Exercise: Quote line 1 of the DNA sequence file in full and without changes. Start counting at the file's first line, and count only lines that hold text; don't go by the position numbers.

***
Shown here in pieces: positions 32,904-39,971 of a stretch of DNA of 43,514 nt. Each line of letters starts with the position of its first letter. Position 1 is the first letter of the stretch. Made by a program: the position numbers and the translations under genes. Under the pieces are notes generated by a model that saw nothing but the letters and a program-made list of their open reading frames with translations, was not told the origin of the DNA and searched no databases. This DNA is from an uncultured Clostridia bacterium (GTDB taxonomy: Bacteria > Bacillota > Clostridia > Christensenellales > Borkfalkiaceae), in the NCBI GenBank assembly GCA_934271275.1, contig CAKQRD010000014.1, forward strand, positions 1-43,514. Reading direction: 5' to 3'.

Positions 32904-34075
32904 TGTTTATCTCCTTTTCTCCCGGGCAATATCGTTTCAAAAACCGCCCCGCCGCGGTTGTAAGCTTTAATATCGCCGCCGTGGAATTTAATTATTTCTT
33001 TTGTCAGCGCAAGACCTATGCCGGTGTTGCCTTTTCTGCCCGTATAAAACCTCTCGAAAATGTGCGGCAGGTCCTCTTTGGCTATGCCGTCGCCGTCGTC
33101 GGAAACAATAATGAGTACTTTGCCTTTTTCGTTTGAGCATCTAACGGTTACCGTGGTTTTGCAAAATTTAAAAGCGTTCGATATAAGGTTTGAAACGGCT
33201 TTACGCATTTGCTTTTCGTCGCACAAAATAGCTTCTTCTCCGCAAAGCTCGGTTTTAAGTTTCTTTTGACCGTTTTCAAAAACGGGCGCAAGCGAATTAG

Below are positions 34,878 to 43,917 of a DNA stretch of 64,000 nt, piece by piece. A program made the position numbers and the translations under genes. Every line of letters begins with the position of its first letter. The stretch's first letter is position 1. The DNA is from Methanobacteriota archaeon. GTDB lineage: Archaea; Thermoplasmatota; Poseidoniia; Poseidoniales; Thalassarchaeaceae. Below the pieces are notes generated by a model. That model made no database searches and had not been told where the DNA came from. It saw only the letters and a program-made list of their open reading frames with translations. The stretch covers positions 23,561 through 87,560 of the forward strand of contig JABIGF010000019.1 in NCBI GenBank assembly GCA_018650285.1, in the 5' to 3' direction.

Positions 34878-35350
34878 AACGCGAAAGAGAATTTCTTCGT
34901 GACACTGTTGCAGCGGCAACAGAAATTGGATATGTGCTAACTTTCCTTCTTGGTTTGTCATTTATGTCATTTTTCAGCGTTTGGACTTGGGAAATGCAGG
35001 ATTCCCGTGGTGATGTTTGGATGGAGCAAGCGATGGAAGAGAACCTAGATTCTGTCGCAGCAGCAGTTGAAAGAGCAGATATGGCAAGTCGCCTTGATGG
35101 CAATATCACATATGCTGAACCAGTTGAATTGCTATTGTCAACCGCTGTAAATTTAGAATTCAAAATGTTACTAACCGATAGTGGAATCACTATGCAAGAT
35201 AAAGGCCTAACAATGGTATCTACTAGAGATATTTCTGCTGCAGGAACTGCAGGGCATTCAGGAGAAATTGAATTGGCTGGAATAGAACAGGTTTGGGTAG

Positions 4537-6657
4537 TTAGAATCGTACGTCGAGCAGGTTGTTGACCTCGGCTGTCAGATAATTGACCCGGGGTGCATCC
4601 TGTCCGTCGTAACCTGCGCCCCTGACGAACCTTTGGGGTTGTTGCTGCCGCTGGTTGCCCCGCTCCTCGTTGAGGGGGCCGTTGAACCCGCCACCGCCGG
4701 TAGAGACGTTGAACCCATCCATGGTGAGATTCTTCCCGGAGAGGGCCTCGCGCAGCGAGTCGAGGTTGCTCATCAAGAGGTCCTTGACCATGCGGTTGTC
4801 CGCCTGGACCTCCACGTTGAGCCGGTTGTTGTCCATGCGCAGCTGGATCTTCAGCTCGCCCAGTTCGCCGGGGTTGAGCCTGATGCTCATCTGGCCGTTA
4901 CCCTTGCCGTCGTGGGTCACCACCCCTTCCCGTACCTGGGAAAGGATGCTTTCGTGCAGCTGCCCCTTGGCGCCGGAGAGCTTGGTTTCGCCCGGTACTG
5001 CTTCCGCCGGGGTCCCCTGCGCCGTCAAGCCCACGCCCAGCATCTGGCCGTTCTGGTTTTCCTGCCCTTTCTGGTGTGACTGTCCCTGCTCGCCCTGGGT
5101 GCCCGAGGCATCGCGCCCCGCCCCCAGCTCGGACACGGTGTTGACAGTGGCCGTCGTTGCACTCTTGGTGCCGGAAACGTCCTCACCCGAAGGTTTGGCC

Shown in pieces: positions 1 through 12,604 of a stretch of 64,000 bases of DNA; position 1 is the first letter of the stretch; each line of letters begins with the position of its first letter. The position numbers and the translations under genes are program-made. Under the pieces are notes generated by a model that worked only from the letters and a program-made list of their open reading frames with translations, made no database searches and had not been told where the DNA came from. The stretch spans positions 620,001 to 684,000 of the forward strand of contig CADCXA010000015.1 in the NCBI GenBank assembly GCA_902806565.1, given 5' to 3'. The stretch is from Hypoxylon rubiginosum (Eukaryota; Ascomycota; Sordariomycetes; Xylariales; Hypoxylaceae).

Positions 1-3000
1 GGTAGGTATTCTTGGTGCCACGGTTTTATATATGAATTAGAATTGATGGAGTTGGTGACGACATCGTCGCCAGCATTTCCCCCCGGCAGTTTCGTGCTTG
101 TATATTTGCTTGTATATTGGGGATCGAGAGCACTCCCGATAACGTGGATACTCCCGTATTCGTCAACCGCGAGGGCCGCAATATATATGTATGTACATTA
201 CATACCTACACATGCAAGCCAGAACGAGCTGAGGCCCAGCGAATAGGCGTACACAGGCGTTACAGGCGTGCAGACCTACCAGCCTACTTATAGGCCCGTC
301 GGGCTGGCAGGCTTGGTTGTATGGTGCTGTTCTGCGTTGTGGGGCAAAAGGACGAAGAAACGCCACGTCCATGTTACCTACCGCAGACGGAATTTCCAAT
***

Shown here in pieces: positions 32,904-39,971 of a stretch of DNA of 43,514 nt. Each line of letters starts with the position of its first letter. Position 1 is the first letter of the stretch. Made by a program: the position numbers and the translations under genes. Under the pieces are notes generated by a model that saw nothing but the letters and a program-made list of their open reading frames with translations, was not told the origin of the DNA and searched no databases. This DNA is from an uncultured Clostridia bacterium (GTDB taxonomy: Bacteria > Bacillota > Clostridia > Christensenellales > Borkfalkiaceae), in the NCBI GenBank assembly GCA_934271275.1, contig CAKQRD010000014.1, forward strand, positions 1-43,514. Reading direction: 5' to 3'.